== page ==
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Destination Dentistry: What to know when travelling for your teeth

Adjusting to life in a post-pandemic society has transformed our attitudes and values. There is a new appreciation of the concept of time but also a deeper concern for health and well-being. These current life philosophies have encouraged an unprecedented wave of medical tourism around the world.

We are seeing a movement of travellers, actively pursuing medical treatments in beautiful, inspiring locations. This is a fast-growing global community of patients enhancing their leisure time with meaningful experiences for body, mind and soul. Many are also travelling for their teeth and setting up remote appointments for extensive work such as implants and veneers or even routine procedures of crowns and bridges.

Finding the right provider however means taking the right precautions. Sadly, many nomadic patients become victims of disreputable dental practices and low-quality treatments. Our helpful list below will guide you towards answering the right questions surrounding destination dentistry:

1. Background Check

– The specialist at your chosen destination should be transparent about their background, experience and qualifications. With today’s search tools, it should be easy to piece together a complete profile of a highly trained professional. That should confirm that you have found a suitable person for your treatment.

2. Seal of Approval

- Observe the accreditation surrounding the operations of the clinic and what organisations have inspected its facilities and services. Notably for dentistry, look out for quality management standards such as ISO and OHSAS that have an international presence and avoid smaller, local authorities that could be biased. Beware of websites that are supposedly evaluating practitioners as they are often purchased, unreliable recommendations.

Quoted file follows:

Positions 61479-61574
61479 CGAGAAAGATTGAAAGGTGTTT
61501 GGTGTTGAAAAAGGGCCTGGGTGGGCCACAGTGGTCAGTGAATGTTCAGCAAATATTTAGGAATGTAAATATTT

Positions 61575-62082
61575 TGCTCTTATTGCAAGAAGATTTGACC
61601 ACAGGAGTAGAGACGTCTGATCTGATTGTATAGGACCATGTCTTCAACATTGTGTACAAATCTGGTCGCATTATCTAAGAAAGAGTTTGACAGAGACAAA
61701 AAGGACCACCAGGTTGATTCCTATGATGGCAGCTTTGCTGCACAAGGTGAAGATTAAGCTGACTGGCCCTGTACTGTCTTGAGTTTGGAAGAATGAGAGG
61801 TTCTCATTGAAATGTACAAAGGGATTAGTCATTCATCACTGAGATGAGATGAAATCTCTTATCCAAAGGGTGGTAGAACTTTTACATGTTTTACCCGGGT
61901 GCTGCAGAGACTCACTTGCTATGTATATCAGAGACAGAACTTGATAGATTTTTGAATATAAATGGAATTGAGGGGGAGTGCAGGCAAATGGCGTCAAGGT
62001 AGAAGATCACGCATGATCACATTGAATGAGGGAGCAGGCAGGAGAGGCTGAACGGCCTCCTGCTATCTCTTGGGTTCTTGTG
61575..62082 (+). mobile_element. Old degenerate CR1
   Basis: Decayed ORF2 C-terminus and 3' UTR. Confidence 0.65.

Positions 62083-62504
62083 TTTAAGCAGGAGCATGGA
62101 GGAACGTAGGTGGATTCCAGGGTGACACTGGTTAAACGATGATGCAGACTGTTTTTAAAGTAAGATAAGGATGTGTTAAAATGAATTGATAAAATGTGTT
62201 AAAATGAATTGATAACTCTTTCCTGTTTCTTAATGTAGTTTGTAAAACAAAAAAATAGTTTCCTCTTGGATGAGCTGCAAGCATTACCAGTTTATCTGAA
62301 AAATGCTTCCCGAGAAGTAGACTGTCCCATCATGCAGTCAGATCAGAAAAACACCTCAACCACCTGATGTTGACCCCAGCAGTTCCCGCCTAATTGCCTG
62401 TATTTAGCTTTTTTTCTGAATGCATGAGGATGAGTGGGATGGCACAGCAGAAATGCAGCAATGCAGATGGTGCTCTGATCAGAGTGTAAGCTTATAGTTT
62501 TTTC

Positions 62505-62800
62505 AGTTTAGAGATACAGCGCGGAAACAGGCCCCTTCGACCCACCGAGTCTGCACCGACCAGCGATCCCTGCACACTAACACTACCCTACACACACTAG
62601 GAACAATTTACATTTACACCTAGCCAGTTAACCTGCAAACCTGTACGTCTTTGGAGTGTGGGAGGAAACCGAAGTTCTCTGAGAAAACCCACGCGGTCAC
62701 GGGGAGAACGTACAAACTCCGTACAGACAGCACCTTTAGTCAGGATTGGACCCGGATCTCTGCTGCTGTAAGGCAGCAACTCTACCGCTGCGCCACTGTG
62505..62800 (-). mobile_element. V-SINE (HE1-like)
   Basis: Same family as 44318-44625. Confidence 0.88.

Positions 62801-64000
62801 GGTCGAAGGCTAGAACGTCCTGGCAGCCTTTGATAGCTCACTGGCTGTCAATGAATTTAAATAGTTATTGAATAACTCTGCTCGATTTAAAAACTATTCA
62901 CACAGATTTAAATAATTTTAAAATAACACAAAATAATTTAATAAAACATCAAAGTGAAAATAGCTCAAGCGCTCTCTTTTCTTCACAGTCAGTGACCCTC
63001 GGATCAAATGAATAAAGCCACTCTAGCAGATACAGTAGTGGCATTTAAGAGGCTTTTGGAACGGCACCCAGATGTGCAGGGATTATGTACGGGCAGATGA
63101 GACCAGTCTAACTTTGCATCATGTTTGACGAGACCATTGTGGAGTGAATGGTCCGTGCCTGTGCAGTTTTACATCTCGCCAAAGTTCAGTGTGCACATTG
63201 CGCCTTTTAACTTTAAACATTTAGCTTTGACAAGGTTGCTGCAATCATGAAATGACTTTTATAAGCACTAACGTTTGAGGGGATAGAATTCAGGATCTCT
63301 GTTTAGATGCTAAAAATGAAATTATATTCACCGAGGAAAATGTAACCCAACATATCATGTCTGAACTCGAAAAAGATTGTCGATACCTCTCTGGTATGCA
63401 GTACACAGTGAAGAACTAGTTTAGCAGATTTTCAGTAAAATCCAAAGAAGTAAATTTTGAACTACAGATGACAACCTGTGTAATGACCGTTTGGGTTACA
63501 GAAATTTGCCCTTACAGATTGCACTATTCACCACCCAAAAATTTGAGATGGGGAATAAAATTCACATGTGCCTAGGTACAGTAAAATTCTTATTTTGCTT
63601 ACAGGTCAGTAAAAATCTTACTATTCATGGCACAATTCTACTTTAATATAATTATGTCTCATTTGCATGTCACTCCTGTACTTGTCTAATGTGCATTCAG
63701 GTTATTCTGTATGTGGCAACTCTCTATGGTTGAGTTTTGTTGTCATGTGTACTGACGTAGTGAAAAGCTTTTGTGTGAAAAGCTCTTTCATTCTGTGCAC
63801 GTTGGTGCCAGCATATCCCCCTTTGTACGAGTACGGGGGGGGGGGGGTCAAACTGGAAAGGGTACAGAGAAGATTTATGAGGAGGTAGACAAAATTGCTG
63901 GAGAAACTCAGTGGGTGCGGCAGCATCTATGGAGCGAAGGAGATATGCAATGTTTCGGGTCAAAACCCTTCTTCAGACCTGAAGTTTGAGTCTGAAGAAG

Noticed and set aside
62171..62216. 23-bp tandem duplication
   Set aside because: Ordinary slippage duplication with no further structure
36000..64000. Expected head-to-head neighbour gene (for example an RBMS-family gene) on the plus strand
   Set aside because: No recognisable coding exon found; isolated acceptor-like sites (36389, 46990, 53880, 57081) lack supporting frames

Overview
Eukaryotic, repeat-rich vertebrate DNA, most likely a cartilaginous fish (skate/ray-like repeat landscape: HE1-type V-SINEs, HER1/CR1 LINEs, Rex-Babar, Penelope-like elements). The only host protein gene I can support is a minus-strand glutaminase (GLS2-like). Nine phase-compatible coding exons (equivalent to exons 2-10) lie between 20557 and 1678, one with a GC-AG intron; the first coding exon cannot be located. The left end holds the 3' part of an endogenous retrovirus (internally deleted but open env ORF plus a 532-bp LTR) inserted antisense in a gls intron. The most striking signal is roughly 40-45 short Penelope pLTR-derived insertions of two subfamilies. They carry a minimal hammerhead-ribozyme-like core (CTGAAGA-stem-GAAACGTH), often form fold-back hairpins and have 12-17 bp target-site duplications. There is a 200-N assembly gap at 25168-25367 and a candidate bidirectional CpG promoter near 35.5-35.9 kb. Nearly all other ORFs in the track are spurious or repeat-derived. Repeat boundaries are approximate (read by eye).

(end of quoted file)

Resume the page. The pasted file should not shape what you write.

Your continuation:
3. Trust the Trader

– ensure that the dental provider being advertised has a solid connection with the dental practitioner i.e. that the dentist owns the practice or that the dentist collaborates with the practice over a long period of time. Be aware of dentists that are surgery-hopping and travelling across different centres – they may not have the best reputation in their field.

4. The Bigger Picture

– Find out what information will be provided during and after your treatment. A highly qualified and trained dentist will produce a comprehensive report concerning the services you have received but also a detailed analysis of the materials used and information about the protocols that have been applied.

5. Price Matters

– Study the offer that is being presented by a dentist you are considering. Observe the price allocated to the treatment and think about the level of quality to which is corresponds – what kind of service will you be receiving? Also if you are considering a package deal that combines accommodation, travel and transport arrangements, again consider the percentage amounting to your treatment in order to assess its value.

6. Right of Return

When visiting a dentist abroad, it is important to consider what after-sales services are provided. Is the said dental practice a one-stop destination or is there a long-term plan in place for their customers e.g. will you be able to visit after two years’ time and are official warranties enforced?

7. Change and Continuity

– Do think about the social, economic and political conditions of the country where the dental practice is based. With any dental treatment, your teeth are reinforced with specific chemicals and materials that are selected by a practitioner. However, if the country in question is affected by war or economic crisis for example, this will disrupt the sourcing of materials needed for continuing your treatment plan.

8. The Finer Details

– Many dental practices are rigid with the treatment packages on offer and this could mean that you are being subjected to over-treatment. Ensure that your selected dentist takes into consideration your individual needs and that you are not being exposed to a mass production line of fixed treatments. You may be pushed into receiving products and services that are unnecessary for your particular situation.

9. Up Close and Personal

– Do monitor how much attention you are receiving in preparation for your treatment. The right specialist has an obligation to begin the treatment plan with a virtual consultation in order to clarify all queries and outline a detailed breakdown of the methods that will be applied. You should be made to feel comfortable, informed and fully prepared for the process.

10. Take time for your teeth

– Above all, give priority to your oral health and recognise that the positive workings of your mouth are essential elements of good health overall. With the right mind-set, you will be able to give your oral health the significance and value that it deserves.

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